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Marketing Campaigns Must Hit The Sweet Spot
Valuing Employees
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March 2011
Cropped 2011 head shotGreen Green Green

Ah, sure and begorah! On the 17th of this month, everyone is Irish! Even me! My visit to Ireland, almost 3 years ago, made me appreciate that culture even more. So if you are actually Irish, or just take on the mantle on March 17th, Happy St. Patty's day!
Do you like free stuff? Do you have Kindle? Here's a special offer from my friends and IABC colleagues, Claire Meirowitz and Natalie Canavor: Their book, "The Truth About The New Rules of Business Writing," is available FREE on Kindle download until March 5th, so you should take advantage of this right away! Just type the name of the book into the search function of and click on the Kindle version. The publisher is Financial Times Press. 
Marketing Campaigns Must Hit The Sweet Spot
The Offer Must Appeal to the Customer, Not The Marketing Team 

Have you ever looked at a marketing or promotional campaign devised by a company's marketing team, and wondered what flavor of Kool-Aid they'd been drinking? The brilliant campaign seemed quite logical and appealing to the executives and managers who designed it, and it was therefore green-lighted. Then the offer is put out: it could be deep discounts on volume purchases, or pay-to-play promotions that offer referrals to businesses. But too few people respond. Or the wrong people respond. And then, the few people who did respond drop out or don't return. What happened?


Whether your targets are consumers or businesses, any purchase decision, these days, is based on value. What am I going to get out of it? What is my Return On Investment? It's never the price, it is ALWAYS the value. And most people are impatient. They want to see that ROI as soon as possible. Or even sooner than that. Sadly, once these customers have been disappointed, they may never give you another chance.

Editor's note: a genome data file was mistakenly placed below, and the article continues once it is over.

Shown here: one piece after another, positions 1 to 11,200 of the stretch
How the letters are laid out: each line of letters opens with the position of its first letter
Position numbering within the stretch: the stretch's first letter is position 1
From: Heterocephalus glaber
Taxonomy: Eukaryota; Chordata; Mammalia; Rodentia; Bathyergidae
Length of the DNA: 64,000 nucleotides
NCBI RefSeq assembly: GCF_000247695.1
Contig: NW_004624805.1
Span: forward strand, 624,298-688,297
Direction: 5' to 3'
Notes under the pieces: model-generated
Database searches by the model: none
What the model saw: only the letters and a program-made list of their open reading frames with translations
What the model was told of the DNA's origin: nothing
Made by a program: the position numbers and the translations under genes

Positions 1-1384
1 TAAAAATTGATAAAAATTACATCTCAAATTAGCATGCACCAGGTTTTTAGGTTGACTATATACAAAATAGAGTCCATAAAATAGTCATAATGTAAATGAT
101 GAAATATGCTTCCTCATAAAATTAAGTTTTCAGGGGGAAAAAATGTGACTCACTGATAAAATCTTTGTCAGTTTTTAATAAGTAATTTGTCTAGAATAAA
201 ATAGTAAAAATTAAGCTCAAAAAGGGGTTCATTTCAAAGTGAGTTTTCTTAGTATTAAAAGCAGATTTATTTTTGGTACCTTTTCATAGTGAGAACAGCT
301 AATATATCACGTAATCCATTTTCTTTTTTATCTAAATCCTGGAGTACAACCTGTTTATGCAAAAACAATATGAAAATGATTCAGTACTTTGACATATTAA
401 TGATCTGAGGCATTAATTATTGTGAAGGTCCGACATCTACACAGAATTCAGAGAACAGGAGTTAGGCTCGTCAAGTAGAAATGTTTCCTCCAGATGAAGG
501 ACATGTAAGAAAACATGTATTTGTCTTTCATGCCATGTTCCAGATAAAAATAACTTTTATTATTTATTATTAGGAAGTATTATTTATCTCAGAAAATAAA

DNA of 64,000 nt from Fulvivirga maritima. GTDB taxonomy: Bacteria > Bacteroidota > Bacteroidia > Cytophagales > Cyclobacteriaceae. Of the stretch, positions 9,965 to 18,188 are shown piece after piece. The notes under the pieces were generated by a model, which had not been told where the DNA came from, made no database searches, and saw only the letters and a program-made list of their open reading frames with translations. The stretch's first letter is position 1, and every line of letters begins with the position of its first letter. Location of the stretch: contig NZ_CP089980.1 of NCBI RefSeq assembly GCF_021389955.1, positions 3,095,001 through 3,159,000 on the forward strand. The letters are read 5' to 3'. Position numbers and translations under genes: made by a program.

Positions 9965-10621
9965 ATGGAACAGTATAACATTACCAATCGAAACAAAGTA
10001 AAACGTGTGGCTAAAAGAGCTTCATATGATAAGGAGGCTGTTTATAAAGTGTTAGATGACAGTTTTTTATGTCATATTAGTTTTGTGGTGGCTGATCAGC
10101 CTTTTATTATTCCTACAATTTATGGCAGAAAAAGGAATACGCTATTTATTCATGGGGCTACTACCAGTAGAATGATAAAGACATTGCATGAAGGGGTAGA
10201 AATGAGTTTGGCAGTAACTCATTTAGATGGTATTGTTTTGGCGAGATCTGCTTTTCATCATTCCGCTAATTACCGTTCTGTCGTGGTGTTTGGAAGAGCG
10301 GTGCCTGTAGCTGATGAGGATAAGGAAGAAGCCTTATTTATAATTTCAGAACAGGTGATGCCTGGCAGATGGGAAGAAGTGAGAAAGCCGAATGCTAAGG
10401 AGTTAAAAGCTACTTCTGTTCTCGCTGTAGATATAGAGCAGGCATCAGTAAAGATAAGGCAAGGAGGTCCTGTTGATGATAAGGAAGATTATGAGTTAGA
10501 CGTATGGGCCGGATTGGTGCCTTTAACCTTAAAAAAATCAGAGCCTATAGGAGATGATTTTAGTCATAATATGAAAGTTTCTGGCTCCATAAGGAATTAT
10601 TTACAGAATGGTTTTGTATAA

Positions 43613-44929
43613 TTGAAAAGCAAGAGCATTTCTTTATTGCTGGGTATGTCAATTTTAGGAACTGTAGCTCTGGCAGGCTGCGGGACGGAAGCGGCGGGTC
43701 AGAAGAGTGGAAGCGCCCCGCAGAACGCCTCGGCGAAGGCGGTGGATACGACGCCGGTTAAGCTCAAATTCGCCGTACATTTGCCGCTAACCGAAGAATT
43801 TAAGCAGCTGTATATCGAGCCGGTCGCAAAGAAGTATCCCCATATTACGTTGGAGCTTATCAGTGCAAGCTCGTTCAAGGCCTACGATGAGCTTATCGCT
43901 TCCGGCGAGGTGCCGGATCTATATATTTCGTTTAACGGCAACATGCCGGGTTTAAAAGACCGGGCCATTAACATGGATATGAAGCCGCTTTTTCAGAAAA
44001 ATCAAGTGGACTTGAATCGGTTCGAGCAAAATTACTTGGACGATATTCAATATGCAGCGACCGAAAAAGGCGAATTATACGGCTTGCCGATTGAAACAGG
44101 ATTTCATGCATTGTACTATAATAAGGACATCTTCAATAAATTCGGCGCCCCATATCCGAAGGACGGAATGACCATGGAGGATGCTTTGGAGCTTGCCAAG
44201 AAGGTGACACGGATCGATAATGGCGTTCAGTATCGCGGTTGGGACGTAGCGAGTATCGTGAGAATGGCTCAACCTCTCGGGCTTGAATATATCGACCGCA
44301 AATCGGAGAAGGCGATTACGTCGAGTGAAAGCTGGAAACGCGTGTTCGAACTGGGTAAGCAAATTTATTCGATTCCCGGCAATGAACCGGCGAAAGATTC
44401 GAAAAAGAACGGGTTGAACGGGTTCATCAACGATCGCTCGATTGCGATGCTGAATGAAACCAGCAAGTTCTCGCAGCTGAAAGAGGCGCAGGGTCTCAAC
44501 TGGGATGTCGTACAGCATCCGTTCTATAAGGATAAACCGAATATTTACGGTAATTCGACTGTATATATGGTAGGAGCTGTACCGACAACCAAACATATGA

So what is a marketer to do? Talk to your audience. Find out where their "sweet spots" are. It may not be strictly financial.

  • In a consumer context, it has often been shown that the cheapest item may not be the best selling. Consumers routinely pay more for something if they perceive it to be better quality, more durable, or even more fashionable. In addition, if a shopper has to buy 10 to get the best value, she or he may not have the space to store all of these things, and then the price appeal evaporates.
  • For B-to-B efforts, the bottom line is often, but not always, sales. Instead, it may be acquiring new customers or increasing market share. Forward-looking business people will often sacrifice immediate revenue for long-term gains in the customer base. That is especially true if the newly acquired customers are ones that can and will spend more. 

Understanding one's customers is the greatest challenge for any marketer. You take them for granted, or make assumptions about their priorities and values at your own risk. And if you imagine that you don't have the time or money to find out where their "sweet spots" are, you could end up wasting both time and money on a plan that goes nowhere.

Valuing Employees

A Worthwhile Investment


We all know that times are tough. The unemployment rate remains disturbingly high. But that is not an excuse for employers to take advantage of workers who need the job to pay the rent. History is full of economic cycles--some worse than the current downturn--and as sure as the graph line is to turn back up, unhappy employees will leave as soon as they can.


Management surveys consistently show that one of the top challenges to senior managers--and often THE top challenge--is recruiting and retaining talent. This was the excuse given by Wall Street firms for distributing huge bonuses in 2009, after accepting government bail-out money to stay afloat--retaining their talented workers. (Of course, many of them are the ones who got those companies into trouble in the first place--but why be picky?) That line of thinking rarely filters through to employees who do not generate revenue. It ignores the contribution of managers and creatives, line workers and many field workers, much less teachers and civil servants. Hence, the stand-off in Wisconsin.